THUNDER BAY — When the reality of the frightening impact on business from the COVID-19 pandemic began to set in, merchants worried what was in store as government mandated closures took hold.
The community was urged to shop local through online ordering, calling in orders and curbside pickups in an effort to help local businesses stay alive through the toughest parts of the pandemic.
“COVID for this place was the same as it was for everyone,” said Katie Gruen, from the Mad House.
“Maybe not on the same boat, but we were in the same storm.”
Merchants In the Bay and Algoma business sector of Thunder Bay had already established a thriving community “within its own little micro economy” prior to COVID-19, says Dennis LeBlanc, co-owner of Bay Lock and Key, and the true meaning of neighbours was about to shine through.
As the pandemic raged, each merchant shopped and dined at their neighbour’s establishment to make sure no one was left behind.
“Back in March of 2020, many of the businesses including the Mad House were completely shut down and many of the businesses along Bay and Algoma didn’t have an online presence,” said LeBlanc. “Companies like ours — that’s essential service providers — we haven’t stopped for a day.”
LeBlanc made sure to buy his entire staff lunch once a week from his neighbour the Mad House.
“It was tremendous to have the support from the community, not just Dennis alone, we have people from Calico come, and someone from Nomad came today to buy a gift certificate,” said Gruen. “We have also done up some specials and bought cheese from Bay Meats or from the Cheese Encounter, or bought tea from the International House of Tea. The sense of community has been pretty remarkable and really cool to be a part of.”
“It was nice to know you weren’t by yourself,” said Danielle Roy, co-owner with her husband Joey of Authentique. When the pandemic first started . . . I was talking with Richard and Mariene Koskiniemi at the Finnish Book Store and Diana at Finport and we wondered, ‘What’s going on?’”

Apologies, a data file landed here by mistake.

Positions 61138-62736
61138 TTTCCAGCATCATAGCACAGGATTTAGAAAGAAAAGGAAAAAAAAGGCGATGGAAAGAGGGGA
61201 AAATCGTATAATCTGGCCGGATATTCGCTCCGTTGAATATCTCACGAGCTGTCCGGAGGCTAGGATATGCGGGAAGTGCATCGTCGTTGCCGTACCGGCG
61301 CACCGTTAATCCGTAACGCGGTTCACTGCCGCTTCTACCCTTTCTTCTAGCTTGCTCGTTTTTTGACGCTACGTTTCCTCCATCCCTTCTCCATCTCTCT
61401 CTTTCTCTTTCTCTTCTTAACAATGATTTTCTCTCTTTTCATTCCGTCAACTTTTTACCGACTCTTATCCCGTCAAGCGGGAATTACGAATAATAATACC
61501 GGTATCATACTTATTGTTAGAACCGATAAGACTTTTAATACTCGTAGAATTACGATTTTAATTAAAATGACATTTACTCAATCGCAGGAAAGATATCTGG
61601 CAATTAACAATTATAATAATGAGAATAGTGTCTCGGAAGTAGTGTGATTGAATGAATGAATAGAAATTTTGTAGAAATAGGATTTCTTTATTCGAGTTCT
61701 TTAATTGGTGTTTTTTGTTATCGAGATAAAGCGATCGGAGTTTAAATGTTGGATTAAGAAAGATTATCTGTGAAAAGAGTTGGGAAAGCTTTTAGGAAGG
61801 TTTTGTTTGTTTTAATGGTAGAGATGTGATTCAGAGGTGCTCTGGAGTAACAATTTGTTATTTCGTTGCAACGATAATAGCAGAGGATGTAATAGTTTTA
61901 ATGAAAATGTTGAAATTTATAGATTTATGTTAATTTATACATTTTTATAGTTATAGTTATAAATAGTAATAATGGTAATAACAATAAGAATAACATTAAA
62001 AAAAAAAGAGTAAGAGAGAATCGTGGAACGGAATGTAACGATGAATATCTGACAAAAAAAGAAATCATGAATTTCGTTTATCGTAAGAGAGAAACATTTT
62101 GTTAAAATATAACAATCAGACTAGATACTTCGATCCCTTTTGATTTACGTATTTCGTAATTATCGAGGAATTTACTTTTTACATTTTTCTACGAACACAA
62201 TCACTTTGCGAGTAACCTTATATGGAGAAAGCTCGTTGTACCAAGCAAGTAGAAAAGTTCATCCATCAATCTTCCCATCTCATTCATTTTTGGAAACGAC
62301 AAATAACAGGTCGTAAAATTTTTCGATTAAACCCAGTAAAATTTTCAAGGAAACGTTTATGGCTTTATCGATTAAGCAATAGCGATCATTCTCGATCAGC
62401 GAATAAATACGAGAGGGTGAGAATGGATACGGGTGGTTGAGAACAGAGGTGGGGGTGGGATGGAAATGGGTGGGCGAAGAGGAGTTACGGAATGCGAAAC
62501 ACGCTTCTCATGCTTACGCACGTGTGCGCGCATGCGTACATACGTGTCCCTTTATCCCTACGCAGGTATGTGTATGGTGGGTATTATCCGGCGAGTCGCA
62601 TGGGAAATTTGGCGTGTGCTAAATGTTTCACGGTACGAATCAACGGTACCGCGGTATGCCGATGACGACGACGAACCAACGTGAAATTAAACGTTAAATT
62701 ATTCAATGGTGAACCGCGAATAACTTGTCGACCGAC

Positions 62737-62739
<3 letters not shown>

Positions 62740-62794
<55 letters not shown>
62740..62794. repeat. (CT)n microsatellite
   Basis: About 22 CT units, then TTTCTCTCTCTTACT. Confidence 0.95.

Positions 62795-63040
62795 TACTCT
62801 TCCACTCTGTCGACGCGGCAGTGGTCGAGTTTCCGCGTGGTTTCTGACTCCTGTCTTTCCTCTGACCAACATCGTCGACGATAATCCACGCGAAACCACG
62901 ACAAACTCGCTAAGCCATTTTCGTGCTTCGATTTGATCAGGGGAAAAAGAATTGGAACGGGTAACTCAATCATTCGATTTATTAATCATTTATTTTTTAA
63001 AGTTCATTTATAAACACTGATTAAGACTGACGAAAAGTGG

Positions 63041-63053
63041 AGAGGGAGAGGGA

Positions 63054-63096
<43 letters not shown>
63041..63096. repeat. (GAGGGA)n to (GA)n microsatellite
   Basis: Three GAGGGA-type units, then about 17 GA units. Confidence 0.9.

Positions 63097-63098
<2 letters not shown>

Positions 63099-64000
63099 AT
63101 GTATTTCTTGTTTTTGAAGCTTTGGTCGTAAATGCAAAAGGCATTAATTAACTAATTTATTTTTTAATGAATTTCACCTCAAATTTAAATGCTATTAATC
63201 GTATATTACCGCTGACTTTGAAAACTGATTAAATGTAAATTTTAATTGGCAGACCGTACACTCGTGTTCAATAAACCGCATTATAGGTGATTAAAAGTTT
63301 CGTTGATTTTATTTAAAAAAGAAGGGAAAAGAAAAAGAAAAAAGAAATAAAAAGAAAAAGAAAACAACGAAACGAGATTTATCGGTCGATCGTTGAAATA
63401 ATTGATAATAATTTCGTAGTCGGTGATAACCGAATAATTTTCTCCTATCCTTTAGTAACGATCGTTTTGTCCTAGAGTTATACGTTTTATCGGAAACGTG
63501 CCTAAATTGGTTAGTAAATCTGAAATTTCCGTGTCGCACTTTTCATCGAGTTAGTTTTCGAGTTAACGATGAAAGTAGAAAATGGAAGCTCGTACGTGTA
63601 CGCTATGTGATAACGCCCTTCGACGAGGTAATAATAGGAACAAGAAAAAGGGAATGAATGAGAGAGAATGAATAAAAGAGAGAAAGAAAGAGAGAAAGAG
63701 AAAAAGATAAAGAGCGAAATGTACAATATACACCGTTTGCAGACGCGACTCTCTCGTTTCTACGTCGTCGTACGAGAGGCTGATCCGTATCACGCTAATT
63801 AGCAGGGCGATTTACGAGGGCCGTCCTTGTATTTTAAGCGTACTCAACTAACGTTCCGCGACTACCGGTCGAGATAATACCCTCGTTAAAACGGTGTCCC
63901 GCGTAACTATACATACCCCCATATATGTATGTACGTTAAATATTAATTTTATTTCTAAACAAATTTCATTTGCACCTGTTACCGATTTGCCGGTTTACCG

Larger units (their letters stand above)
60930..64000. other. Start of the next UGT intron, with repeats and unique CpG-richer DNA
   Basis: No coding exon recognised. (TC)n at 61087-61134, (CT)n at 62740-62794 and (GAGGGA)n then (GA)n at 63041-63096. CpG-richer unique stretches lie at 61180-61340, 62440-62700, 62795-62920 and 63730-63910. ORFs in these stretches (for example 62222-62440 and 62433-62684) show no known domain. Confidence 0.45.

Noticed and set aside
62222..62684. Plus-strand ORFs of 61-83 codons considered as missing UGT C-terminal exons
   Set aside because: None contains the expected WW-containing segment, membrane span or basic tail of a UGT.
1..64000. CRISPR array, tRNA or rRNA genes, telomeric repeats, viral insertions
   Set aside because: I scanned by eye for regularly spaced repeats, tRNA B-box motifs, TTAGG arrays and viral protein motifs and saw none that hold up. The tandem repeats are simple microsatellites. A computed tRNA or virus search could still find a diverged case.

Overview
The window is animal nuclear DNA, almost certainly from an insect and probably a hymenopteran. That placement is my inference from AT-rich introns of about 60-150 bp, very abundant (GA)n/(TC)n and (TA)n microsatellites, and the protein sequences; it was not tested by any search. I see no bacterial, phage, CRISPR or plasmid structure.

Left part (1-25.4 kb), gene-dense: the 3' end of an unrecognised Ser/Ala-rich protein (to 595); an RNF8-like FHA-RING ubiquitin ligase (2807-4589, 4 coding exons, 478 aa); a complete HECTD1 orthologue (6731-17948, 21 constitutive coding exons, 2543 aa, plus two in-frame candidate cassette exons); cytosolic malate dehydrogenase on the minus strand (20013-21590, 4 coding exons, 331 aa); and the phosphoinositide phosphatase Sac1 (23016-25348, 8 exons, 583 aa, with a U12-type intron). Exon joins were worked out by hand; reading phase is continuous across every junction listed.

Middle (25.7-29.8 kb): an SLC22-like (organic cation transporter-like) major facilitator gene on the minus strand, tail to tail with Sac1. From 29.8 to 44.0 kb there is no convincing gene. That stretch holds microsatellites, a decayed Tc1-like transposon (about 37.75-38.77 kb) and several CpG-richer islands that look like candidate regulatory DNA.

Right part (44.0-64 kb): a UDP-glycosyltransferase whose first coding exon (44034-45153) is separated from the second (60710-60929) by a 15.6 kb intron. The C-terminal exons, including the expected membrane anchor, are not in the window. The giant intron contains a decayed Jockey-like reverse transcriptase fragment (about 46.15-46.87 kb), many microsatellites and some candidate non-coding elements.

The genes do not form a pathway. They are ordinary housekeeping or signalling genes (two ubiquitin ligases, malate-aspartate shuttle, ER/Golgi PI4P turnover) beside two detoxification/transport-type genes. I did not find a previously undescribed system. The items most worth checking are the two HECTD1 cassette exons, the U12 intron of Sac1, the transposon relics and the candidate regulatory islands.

After a lengthy closure the Roy’s were able to reopen, and had a rock thrown through their window in November. The owner of the Bridge Kitchen brought them baking and the Nomad, who was just setting up their business, offered to help with the window.
Marco Chiappetta, manager of the Nomad, described a busy time opening their business so close to Christmas and noticed “a lot of people around the area” come out to support them.
“We were new to the neighourhood and a lot of them were really supportive from Toy Sense, Bay Lock, and Calico who came in, and Rebel Salad came in to try and support us — this was right in the middle of COVID and in the middle of busy season,” he said. “We also have some partnerships with businesses in the area as well which is nice. We do breads with Rebel Salad and keys are exclusive to Bay Lock and Key.”
“All the businesses that were able to stay open during COVID have all been supportive of each other,” said Alexis Grunys, co-owner of Calico. “They make sure to grab a Rebel Salad then come over here for their coffee and they make sure they kind of spread it around the neighbourhood.”
With the second reopening phase to begin on June 30 and vaccines ramping up, customer capacity will increase in establishments and so will peace of mind.
“It seems to be a common conversation around, ‘Are you vaccinated yet?’ and I think there seems to be a sense of calmness about being around other people who are fully vaccinated,” said LeBlanc.
“Many of us are getting our second shots and are feeling more comfort being around other people . . . for me it is anyway.”
Sandi Krasowski, Local Journalism Initiative Reporter, The Chronicle-Journal